He is proud of his involvement with Big Audio Dynamite considering he didn’t have a clue about how to play an instrument, but he did write 50-60% of their songs. Nowadays he is hustling, doing a little bit of this and that such as Culture Clash Radio, Podcasts and DJing. His big news though is that he’s signed a record deal with Cooking Vinyl and will have an album coming out with some basslines from Youth (Killing Joke). Worth looking out for later in the year, but as for now it sounds like purchasing his book is a must.
(Andy Murphy)

Turtles Jr live in After Dark & RIS 5.8.22 (pic Tony Ghirardi) (click to enlarge)

TURTLES JR – AFTER DARK & RIS (7:15pm – 7:45pm)
I wanted to check out an Indonesian band called Hell City earlier on in this room, but found out they had problems getting into the country unfortunately. I was pleased to discover that there were no such problems for Turtles Jr who were present and correct and ready to blow the roof off.

Turtles Jr live in After Dark & RIS 5.8.22 (pic Dod Morrison) (click to enlarge)

This band played fast and furious hardcore punk rock and it was great to see the crowd warm to them more and more as the set went on. They got the crowd to chant ‘No Police, No Pollution’ and said that where they come from in Bandung (Indonesia) there are no police so they can do what they want (within reason). They have been going for 30 years and are well established in their home country, and their experience showed through this afternoon. An absolutely raging set in which they even got the crowd to form a circle pit. The guitarist had a Chaos UK t-shirt on too, which is always good to see. The band looked so happy with the response from the crowd and took a crowd shot from the stage at the end of their set. One of the best bands of the day for me.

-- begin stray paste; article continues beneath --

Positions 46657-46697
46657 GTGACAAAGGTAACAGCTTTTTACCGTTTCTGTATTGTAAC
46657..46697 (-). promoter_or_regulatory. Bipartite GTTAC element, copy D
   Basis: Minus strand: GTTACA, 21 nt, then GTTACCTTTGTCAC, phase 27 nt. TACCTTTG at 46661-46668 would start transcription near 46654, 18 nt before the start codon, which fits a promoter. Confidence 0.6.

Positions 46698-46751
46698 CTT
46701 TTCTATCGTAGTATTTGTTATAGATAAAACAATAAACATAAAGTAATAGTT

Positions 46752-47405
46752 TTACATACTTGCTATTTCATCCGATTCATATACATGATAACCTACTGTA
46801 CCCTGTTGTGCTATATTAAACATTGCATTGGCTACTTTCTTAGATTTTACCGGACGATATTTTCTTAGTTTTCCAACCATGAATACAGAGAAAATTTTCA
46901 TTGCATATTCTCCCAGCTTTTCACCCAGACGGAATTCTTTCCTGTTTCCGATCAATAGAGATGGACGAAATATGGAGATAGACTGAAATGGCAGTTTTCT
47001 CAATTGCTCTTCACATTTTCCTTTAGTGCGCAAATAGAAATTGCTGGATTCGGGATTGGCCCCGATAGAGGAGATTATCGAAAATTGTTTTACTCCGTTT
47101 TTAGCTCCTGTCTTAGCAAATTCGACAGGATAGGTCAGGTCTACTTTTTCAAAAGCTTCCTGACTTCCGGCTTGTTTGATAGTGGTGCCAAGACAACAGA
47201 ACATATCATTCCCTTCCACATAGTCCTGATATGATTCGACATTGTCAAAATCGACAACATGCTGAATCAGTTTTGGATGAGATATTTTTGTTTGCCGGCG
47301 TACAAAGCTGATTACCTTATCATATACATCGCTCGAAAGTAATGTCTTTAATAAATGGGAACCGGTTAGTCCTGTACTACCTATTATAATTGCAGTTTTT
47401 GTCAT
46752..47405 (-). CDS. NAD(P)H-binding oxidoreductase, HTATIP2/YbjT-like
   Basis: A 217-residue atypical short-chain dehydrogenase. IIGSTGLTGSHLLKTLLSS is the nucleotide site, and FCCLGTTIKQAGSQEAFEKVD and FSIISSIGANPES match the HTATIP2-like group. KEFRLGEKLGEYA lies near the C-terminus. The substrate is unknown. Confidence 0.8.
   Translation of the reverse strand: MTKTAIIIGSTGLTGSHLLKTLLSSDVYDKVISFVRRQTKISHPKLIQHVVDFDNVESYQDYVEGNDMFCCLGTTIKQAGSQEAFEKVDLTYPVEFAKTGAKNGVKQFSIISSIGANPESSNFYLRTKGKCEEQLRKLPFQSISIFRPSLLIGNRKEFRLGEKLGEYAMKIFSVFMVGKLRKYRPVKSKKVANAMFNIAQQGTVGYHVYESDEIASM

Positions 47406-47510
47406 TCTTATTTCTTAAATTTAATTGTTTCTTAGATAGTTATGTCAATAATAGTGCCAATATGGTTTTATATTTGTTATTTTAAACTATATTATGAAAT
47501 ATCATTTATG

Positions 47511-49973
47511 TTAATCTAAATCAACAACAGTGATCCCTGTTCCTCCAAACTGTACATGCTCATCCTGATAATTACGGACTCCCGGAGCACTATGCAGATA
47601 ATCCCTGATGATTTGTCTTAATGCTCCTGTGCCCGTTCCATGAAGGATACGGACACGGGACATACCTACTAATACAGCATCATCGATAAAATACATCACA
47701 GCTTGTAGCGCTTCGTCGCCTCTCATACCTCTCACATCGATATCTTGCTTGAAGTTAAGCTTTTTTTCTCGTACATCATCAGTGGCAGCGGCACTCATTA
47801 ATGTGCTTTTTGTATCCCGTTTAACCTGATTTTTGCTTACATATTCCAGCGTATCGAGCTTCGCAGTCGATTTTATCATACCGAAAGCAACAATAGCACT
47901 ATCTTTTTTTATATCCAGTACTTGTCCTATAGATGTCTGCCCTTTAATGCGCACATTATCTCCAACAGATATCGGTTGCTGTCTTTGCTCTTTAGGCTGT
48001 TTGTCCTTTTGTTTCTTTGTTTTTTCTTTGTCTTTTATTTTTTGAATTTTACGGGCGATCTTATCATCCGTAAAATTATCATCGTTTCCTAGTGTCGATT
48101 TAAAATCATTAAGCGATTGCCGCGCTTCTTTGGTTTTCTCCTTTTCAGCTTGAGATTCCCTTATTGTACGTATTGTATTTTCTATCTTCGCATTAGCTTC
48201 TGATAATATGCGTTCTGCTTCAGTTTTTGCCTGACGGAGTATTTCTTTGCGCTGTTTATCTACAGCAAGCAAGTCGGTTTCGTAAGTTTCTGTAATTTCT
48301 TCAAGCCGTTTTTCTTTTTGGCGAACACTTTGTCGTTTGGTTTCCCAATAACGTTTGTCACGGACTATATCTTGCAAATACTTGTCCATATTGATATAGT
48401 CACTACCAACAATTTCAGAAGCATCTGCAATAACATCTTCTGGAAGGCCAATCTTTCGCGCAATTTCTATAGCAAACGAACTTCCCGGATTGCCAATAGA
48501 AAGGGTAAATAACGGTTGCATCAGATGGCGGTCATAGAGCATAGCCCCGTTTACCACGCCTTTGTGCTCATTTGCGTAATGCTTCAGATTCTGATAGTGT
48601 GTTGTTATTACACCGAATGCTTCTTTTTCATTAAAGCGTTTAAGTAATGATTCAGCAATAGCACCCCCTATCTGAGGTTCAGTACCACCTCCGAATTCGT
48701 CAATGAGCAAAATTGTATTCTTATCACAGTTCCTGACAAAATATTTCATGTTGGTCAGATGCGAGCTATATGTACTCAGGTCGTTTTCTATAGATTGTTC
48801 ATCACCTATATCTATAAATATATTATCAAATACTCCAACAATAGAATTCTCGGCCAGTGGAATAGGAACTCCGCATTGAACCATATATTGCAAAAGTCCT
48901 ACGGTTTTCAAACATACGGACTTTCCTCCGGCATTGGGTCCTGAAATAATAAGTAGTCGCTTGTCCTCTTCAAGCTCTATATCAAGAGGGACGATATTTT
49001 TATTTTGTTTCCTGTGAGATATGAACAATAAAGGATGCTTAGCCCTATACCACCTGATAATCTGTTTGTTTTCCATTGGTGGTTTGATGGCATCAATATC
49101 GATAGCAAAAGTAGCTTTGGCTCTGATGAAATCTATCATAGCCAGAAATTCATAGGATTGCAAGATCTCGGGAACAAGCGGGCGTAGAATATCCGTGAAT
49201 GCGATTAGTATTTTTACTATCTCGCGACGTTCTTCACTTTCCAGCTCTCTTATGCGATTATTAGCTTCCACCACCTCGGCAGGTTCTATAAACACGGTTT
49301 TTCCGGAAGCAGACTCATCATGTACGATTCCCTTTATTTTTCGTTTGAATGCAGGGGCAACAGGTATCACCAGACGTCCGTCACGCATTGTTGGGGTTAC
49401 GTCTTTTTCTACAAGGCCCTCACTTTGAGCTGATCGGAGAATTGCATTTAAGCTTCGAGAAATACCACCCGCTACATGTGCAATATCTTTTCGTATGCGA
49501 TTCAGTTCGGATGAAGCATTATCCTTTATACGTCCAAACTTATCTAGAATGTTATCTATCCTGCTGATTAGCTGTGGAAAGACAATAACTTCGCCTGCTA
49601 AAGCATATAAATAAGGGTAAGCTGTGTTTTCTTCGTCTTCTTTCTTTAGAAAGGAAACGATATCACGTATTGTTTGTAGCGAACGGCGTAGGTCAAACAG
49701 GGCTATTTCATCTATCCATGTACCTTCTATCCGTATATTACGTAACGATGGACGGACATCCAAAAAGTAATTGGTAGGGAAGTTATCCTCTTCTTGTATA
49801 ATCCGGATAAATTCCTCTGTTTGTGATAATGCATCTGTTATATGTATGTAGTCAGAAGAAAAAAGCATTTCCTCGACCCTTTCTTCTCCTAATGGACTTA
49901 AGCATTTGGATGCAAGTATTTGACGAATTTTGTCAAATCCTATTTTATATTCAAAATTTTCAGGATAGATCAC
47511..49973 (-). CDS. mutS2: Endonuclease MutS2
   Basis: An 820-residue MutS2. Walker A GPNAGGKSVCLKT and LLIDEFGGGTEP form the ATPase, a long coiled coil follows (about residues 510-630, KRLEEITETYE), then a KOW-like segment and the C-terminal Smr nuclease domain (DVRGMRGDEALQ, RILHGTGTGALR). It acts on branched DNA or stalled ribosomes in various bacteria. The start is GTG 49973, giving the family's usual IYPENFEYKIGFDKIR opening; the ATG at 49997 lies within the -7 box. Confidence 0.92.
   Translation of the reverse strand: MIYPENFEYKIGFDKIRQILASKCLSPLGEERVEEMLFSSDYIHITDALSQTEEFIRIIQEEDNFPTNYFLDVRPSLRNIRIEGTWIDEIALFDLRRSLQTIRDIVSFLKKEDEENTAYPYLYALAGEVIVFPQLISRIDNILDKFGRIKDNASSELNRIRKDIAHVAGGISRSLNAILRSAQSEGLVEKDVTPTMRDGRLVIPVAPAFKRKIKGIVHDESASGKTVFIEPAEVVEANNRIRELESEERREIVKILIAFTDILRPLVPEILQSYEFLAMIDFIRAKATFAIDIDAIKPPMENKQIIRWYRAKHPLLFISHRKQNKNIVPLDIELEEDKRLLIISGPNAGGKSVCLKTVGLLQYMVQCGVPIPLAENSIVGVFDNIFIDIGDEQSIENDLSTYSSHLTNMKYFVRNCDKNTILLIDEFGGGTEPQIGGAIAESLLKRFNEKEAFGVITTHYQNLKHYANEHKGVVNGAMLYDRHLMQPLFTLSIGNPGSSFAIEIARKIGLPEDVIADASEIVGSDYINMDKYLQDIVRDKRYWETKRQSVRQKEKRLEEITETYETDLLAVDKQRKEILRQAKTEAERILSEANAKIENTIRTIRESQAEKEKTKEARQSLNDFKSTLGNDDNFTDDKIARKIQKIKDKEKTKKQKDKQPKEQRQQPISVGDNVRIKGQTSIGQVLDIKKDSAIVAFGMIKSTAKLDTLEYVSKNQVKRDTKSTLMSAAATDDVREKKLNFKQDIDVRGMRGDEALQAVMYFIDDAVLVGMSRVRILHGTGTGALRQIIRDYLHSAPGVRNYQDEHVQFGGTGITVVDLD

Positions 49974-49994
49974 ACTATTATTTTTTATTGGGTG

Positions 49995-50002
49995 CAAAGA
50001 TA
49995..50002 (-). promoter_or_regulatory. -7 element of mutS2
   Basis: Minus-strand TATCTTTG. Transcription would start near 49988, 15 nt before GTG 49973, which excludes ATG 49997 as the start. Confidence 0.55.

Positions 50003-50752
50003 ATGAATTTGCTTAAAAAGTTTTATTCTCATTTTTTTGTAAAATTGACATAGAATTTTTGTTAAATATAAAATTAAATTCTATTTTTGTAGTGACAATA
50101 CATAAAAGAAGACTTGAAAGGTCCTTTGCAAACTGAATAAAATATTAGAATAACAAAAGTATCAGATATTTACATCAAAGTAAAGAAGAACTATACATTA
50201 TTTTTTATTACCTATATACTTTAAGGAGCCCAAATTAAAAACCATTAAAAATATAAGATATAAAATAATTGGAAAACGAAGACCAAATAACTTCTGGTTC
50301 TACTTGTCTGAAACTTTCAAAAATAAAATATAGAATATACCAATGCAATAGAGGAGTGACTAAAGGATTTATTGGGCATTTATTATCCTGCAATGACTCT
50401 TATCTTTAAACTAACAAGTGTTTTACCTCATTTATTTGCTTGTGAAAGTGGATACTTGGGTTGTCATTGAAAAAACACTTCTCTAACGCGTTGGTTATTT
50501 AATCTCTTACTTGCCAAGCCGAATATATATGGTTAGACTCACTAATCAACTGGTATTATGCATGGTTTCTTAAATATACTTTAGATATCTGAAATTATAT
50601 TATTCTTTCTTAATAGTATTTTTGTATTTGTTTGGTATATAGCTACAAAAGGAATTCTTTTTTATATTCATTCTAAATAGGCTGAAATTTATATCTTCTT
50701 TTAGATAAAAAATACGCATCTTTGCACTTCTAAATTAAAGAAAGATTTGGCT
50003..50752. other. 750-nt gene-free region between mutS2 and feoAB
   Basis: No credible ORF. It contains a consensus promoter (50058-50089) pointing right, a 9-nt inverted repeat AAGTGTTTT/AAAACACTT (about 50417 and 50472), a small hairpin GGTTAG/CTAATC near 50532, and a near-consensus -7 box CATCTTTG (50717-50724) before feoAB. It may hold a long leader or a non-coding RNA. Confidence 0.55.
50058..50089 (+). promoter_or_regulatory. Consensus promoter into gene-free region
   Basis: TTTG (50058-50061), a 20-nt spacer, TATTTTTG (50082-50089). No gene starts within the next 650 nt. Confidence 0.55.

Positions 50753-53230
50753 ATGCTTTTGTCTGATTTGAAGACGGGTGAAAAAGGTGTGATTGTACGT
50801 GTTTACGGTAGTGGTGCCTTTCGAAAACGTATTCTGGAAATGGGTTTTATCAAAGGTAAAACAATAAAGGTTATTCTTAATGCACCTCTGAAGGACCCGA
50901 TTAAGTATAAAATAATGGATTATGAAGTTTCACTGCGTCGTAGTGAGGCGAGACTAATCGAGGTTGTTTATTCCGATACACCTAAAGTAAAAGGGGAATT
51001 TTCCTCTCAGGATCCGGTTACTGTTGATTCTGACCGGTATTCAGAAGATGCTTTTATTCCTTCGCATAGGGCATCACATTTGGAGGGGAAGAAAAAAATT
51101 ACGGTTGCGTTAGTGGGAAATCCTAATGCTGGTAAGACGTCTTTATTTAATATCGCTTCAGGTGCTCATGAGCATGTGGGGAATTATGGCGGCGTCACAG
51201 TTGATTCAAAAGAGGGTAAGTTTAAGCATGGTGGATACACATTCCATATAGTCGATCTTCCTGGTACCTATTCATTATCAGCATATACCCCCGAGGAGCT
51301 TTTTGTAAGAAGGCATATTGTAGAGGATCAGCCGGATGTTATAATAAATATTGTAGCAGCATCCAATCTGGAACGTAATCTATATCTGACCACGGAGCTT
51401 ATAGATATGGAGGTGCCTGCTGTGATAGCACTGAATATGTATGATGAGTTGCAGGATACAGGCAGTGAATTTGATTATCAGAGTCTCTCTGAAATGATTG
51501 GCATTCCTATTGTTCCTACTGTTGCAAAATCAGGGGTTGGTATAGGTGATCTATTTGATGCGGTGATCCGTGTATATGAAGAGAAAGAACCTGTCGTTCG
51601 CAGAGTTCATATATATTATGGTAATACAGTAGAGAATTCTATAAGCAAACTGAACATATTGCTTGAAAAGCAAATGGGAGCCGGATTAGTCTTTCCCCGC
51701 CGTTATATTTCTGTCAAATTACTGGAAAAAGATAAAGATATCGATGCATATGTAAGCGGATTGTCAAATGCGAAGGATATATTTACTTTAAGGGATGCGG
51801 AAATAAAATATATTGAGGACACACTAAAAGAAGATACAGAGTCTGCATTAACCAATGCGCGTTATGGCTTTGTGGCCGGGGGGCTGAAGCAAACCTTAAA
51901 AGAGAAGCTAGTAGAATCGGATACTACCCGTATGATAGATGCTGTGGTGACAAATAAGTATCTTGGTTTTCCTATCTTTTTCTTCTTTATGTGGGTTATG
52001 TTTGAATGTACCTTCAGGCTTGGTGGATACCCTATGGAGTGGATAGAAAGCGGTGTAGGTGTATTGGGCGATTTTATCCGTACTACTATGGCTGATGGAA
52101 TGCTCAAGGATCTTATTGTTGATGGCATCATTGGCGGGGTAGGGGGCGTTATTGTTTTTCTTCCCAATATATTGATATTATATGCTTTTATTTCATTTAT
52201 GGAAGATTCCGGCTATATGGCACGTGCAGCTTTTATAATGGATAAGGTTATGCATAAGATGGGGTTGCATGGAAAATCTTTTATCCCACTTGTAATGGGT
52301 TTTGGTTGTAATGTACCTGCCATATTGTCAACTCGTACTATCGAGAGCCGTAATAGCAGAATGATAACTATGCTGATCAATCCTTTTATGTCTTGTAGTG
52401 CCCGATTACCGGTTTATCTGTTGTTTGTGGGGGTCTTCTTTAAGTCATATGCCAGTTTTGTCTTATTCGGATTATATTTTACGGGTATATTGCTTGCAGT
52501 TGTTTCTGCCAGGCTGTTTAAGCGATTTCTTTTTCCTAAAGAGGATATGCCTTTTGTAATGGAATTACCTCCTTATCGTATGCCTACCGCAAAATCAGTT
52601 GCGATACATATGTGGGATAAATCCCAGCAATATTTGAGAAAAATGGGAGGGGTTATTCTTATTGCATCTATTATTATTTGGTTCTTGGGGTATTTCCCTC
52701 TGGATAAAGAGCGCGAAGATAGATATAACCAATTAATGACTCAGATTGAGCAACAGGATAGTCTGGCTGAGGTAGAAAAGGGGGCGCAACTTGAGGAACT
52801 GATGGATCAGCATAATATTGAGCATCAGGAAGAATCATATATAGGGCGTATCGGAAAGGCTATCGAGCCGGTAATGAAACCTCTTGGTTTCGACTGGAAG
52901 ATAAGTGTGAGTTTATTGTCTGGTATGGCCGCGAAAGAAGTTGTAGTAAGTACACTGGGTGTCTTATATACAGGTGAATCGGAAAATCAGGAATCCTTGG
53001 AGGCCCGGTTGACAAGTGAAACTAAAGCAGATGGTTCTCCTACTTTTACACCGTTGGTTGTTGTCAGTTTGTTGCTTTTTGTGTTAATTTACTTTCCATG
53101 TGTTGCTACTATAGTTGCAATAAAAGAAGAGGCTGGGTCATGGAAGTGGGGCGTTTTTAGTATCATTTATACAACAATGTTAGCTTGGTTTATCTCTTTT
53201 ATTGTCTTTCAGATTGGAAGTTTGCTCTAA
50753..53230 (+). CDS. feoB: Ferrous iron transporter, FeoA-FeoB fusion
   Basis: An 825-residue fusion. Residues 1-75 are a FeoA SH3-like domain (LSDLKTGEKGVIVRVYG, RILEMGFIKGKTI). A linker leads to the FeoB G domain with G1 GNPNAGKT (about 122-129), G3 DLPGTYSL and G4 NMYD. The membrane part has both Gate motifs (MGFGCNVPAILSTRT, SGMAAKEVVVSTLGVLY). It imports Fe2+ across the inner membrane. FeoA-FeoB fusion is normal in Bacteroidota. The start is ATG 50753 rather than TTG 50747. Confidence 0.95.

(Sonny Tyler)

The Undertones live at R-Fest 5.8.22 (pic Scott Gouldsbrough) (click to enlarge)

UNDERTONES – R-FEST (7:55pm – 8:55pm)
Next up on the R-Fest stage are The Undertones. Before the band come on, a young man comes onstage and takes photos of the crowd on his phone. It turns out that this is Kevin Sharkey, who is standing in for regular drummer Billy Doherty who is self-isolating with Covid. Whether he is any relation to original Undertones vocalist Feargal Sharkey is unclear. The other members of the band, guitarists John and Damien O’Neill, bassist Michael Bradley, and vocalist Paul McLoone are all present and correct however.

The Undertones live at R-Fest 5.8.22 (pic Scott Gouldsbrough) (click to enlarge)